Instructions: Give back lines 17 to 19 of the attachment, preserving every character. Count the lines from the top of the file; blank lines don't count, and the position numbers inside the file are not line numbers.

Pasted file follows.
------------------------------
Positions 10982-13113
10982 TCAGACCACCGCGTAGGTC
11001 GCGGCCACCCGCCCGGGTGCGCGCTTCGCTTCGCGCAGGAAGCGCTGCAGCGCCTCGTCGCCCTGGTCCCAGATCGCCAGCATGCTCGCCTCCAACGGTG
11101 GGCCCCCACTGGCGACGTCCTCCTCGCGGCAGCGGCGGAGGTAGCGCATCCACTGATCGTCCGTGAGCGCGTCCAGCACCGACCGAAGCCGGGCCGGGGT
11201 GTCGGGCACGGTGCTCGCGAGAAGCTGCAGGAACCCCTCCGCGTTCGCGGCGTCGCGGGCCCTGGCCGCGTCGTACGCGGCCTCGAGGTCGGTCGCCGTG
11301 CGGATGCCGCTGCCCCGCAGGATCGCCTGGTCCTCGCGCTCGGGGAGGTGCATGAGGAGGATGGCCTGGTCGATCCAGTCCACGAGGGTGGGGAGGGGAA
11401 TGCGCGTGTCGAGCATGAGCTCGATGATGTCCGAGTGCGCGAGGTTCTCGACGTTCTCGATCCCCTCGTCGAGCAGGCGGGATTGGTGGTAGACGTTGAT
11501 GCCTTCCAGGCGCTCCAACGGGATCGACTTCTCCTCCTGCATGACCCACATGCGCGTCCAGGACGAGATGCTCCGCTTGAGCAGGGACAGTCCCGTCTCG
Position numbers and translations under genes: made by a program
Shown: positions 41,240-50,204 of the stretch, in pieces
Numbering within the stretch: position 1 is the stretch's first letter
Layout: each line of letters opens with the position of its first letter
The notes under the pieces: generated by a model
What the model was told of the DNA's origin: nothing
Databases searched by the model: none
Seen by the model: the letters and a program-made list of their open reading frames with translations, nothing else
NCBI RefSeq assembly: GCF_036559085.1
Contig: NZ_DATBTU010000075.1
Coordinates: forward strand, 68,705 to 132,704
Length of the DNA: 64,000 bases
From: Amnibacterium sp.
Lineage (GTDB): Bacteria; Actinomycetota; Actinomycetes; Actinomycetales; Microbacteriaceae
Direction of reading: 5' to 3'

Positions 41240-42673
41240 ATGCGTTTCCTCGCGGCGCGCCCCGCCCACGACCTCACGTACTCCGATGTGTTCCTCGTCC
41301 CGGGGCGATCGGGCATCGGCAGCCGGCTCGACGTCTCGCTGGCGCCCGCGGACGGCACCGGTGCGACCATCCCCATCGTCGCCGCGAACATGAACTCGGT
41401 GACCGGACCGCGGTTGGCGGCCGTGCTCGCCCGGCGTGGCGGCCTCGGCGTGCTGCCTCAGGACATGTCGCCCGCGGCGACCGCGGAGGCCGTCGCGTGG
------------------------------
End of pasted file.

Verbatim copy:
NCBI RefSeq assembly: GCF_036559085.1
Contig: NZ_DATBTU010000075.1
Coordinates: forward strand, 68,705 to 132,704